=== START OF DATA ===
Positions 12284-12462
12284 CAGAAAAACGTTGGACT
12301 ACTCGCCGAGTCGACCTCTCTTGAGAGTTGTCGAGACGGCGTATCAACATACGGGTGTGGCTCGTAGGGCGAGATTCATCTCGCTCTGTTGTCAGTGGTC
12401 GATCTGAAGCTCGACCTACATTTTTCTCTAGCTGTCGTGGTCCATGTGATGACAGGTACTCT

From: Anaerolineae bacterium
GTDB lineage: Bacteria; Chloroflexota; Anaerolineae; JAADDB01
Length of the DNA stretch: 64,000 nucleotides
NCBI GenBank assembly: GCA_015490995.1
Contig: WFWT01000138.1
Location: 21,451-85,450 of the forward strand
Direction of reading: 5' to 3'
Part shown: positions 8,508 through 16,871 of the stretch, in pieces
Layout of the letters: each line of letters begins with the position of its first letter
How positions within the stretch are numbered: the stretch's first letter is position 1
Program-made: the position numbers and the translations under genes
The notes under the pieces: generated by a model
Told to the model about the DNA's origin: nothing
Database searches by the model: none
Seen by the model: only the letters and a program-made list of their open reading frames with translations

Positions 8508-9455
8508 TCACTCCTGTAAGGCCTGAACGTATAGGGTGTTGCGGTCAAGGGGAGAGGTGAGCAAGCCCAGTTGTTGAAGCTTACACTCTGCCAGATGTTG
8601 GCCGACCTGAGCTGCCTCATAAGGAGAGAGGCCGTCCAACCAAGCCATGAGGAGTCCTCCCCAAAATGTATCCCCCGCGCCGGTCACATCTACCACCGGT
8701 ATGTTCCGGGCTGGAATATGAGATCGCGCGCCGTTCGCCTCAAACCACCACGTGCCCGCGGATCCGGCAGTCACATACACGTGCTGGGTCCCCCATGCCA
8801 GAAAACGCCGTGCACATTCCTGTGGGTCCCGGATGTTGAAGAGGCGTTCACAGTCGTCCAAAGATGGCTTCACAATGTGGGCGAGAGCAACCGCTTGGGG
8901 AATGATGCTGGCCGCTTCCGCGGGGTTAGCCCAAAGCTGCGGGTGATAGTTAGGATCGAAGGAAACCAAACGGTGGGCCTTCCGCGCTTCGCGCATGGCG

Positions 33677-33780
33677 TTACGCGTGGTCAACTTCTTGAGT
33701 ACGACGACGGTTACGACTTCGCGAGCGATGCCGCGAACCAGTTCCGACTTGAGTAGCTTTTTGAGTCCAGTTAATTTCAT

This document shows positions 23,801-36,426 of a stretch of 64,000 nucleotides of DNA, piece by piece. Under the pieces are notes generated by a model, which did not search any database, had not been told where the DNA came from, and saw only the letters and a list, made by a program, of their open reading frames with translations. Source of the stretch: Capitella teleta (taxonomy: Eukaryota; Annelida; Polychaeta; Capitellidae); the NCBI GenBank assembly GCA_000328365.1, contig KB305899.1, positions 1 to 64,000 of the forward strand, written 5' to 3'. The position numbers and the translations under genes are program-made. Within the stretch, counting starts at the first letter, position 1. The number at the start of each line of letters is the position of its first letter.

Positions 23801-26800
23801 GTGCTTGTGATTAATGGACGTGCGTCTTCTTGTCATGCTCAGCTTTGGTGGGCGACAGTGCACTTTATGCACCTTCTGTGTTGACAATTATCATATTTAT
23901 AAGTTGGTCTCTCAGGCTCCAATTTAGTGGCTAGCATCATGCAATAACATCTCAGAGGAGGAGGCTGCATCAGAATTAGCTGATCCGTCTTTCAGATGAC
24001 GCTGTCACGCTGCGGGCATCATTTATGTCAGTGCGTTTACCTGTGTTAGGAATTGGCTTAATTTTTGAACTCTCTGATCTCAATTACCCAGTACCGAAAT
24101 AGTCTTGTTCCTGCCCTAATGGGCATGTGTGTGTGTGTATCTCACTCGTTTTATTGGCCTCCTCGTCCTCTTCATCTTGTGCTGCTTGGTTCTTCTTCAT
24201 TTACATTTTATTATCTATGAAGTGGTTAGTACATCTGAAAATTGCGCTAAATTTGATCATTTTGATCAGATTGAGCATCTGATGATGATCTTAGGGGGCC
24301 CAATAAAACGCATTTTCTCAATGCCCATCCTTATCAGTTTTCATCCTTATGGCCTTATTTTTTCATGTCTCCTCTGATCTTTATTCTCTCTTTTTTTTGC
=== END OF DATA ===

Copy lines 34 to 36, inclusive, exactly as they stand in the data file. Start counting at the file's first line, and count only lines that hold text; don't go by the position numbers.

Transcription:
24101 AGTCTTGTTCCTGCCCTAATGGGCATGTGTGTGTGTGTATCTCACTCGTTTTATTGGCCTCCTCGTCCTCTTCATCTTGTGCTGCTTGGTTCTTCTTCAT
24201 TTACATTTTATTATCTATGAAGTGGTTAGTACATCTGAAAATTGCGCTAAATTTGATCATTTTGATCAGATTGAGCATCTGATGATGATCTTAGGGGGCC
24301 CAATAAAACGCATTTTCTCAATGCCCATCCTTATCAGTTTTCATCCTTATGGCCTTATTTTTTCATGTCTCCTCTGATCTTTATTCTCTCTTTTTTTTGC